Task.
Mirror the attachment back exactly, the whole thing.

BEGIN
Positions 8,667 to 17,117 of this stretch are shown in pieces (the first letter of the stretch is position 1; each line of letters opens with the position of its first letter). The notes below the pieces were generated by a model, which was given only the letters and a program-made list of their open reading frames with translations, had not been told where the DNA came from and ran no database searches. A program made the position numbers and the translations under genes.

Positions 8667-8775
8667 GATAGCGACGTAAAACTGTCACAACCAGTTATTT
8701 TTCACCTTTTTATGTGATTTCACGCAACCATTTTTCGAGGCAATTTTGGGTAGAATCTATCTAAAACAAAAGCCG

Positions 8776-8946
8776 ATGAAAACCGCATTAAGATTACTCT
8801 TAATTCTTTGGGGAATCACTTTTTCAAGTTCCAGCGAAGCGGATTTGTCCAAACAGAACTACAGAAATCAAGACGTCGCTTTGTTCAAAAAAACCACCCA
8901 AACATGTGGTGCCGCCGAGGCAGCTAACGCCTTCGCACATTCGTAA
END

Positions 8,667 to 17,117 of this stretch are shown in pieces (the first letter of the stretch is position 1; each line of letters opens with the position of its first letter). The notes below the pieces were generated by a model, which was given only the letters and a program-made list of their open reading frames with translations, had not been told where the DNA came from and ran no database searches. A program made the position numbers and the translations under genes.

Positions 8667-8775
8667 GATAGCGACGTAAAACTGTCACAACCAGTTATTT
8701 TTCACCTTTTTATGTGATTTCACGCAACCATTTTTCGAGGCAATTTTGGGTAGAATCTATCTAAAACAAAAGCCG

Positions 8776-8946
8776 ATGAAAACCGCATTAAGATTACTCT
8801 TAATTCTTTGGGGAATCACTTTTTCAAGTTCCAGCGAAGCGGATTTGTCCAAACAGAACTACAGAAATCAAGACGTCGCTTTGTTCAAAAAAACCACCCA
8901 AACATGTGGTGCCGCCGAGGCAGCTAACGCCTTCGCACATTCGTAA